UCLA CHPR evaluated the Health Homes Program, which provided care management and other services to eligible Medi-Cal beneficiaries in 12 counties.

The Health Economics and Evaluation Research (HEER) Program at the UCLA Center for Health Policy Research, led by Center Associate Director Nadereh Pourat, PhD, was selected to lead the evaluation of the California Department of Health Care Services’ Medi-Cal Health Homes Program (HHP). Authorized under California Assembly Bill 361 and approved by the Centers for Medicare and Medicaid Services under Section 2703 of the 2010 Patient Protection and Affordable Care Act, HHP was implemented to serve eligible Medi-Cal Managed Care Health Plan (MCP) members with complex needs, including individuals with chronic conditions and high levels of service utilization.

HHP was implemented starting July 2018 in 12 counties across California. The program was run by managed care plans that directly provided HHP services or contracted with community-based care management entities to deliver HHP services. HHP services included comprehensive care coordination (physical health, behavioral health and community based long-term supportive services), health promotion, and transitional care.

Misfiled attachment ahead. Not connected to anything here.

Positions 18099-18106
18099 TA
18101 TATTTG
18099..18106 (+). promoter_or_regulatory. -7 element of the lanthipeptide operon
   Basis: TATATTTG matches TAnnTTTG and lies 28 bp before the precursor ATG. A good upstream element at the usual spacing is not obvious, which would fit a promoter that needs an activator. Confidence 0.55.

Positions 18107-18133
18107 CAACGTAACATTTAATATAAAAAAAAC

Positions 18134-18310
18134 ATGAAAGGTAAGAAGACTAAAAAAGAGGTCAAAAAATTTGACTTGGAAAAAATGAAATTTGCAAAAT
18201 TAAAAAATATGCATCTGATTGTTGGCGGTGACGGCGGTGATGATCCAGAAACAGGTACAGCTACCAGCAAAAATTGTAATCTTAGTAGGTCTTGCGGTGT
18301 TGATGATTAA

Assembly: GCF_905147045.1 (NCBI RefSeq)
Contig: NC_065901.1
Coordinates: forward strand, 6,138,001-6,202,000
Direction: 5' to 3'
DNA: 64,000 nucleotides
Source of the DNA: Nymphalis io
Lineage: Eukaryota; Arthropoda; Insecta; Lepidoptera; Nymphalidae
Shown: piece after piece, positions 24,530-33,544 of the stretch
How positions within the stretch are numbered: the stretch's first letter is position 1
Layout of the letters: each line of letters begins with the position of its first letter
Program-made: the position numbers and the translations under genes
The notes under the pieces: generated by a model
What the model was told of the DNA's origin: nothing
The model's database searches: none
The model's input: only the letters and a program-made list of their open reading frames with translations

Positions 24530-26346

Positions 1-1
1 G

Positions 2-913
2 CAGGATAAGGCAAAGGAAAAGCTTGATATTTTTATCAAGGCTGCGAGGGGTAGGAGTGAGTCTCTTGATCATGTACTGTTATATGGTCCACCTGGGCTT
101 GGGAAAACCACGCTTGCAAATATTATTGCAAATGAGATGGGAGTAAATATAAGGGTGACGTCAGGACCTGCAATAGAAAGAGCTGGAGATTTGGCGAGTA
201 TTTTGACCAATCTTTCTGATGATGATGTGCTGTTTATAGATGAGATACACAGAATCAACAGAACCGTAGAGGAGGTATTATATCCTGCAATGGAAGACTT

The HEER Program has released the first and second interim evaluation of HHP.

The final HHP evaluation report is currently in progress. The report is expected to be released in July 2023.

The Health Homes Program interim report findings show some promising improvements in how the program impacted service use, and will certainly help inform programs that serve patients who can benefit from various medical and social support services. These robust programs are vital in improving health care delivery and reducing cost expenditures.

Health Homes Program at a Glance

16

managed care plans implemented HHP, contracting with 263 community-based care management entities to deliver services  

90,045

individuals enrolled in HHP between July 2018 and December 2021

27%

of HHP enrollees were enrolled due to serious mental illness